We need 10 times more traffic cops in KathmanduShekhar Golchha is the president of the Nepal Automobile Dealers’ Association (Nada), the organizer of Nada Auto Show 2015.
Shekhar Golchha is the president of the Nepal Automobile Dealers’ Association (Nada), the organizer of Nada Auto Show 2015. Sanjeev Giri of The Kathmandu Post caught up with Golchha to talk about the overall automobile market and other issues.
What is Nada Auto Show 2015 all about?
The Nada Auto show is a platform for automobile dealers. And it is up to them to decide what they want to do or exhibit. However, in general, I can tell you that there will be a lot of new launches. A number of concept cars and bikes will be rolled out. It’s a great show for consumers. If you care planning to buy a new vehicle, you can plan for it and make comparisons at a single destination. It’s a win-win situation for all. Furthermore, such events pressurize automobile dealers to perform better. Customer expectations have been increasing in every possible way. And sellers will have to live up to them.
How does the show contribute to the auto market?
If you look at the last 10 years, the market has been growing by 15-20 percent per annum. This is a positive sign. I feel that the auto show is going to further strengthen the maturity that the automobile market has been gaining. We have always been saying that the auto segment is no longer a luxury segment. It is an essential part to keep our economy growing.
The penetration of cars in relation to the country’s total population is just 0.6 percent while the penetration of two-wheelers is 6 percent, which is one of the lowest in the world. The government is investing so much money on developing roads. We have almost 100,000 km of black topped and gravel roads. However, the penetration of vehicles is low. The automobile trade is an established trade. The auto show is also a platform to spread this message.
What’s the current market trend like?
The registration of vehicles has crossed the 2 million mark in Nepal, and the market for automobiles is witnessing a healthy growth. The best part is that the market outside Kathmandu is growing. For two-wheelers, Kathmandu is already in an organic growth mode with growth amounting to around 5-7 percent. The market for cars is growing in Kathmandu. In any economy, the penetration level of vehicles defines how fast or well the economy is growing. Our penetration level is poor. Hence, we should encourage people to buy vehicles.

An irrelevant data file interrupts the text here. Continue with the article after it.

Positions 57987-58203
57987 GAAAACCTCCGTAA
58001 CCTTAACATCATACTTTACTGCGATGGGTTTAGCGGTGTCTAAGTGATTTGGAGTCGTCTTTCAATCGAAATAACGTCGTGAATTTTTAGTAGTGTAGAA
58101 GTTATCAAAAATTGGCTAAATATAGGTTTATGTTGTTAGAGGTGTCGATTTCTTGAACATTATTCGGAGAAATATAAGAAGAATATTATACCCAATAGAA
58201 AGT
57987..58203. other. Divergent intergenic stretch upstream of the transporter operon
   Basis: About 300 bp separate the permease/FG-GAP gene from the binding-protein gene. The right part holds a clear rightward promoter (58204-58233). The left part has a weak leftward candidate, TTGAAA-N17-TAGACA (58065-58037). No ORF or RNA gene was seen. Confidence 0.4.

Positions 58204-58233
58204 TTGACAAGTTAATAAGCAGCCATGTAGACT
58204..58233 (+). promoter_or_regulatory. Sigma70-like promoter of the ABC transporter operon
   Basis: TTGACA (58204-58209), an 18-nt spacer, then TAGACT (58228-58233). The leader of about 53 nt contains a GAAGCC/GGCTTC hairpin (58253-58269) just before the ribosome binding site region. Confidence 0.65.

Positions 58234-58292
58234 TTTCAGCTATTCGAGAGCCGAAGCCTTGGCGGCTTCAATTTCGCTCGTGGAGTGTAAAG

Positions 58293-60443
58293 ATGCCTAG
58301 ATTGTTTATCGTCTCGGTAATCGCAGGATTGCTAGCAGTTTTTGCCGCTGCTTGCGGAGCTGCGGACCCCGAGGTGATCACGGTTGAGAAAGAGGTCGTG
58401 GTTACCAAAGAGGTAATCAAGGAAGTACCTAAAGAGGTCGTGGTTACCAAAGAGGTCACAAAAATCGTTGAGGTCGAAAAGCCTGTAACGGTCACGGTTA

In the two-wheeler category, the sports motorcycle segment is growing. The typical commuter segment is witnessing a drop in growth. We see the highest growth in B segment cars. Demand for cars having an engine capacity of 1,000 cc or less is decreasing. Cars with this engine capacity are being operated only as taxis. This shows that our market is moving towards maturity. We are looking at B segment cars and bikes, not the cheapest ones. We are slowly moving towards being a bit more up-market.
What are the expectations of Nada from this expo?
Nada expects that the business of our members is promoted through this event. We also expect the government to realize that the outlook for the automobile industry should be a bit different. Gone are the days when automobiles used to be considered a luxury. The market has expanded a lot, and affordability and demand has increased. The automobile sector including the transport industry provides jobs to around 1.5 million people. Including fuel, the automotive sector contributes Rs60 billion to the government as annual revenue.
Transportation has become a big issue in Kathmandu. What is your take on this?
If we look at Kathmandu’s transportation from a global perspective, we have issues and problems related to management and infrastructure. The number of vehicles is less than what we need. Kathmandu has a population of some 4 million. The increase in the number of vehicles isn’t very high. The only issue is that we have failed to deliver infrastructure to support it. There is haphazard expansion of roads in Kathmandu which isn’t contributing much. The government earns Rs60 billion from this sector. However, it has failed to do anything more than planning.
Likewise, for maintaining discipline in the transportation sector, the recruitment of traffic police officers too is very low. We need at least 10 times more traffic police officers in cities like Kathmandu. If the auto market blooms, the government will earn more revenue, and this will also help the economy to bloom.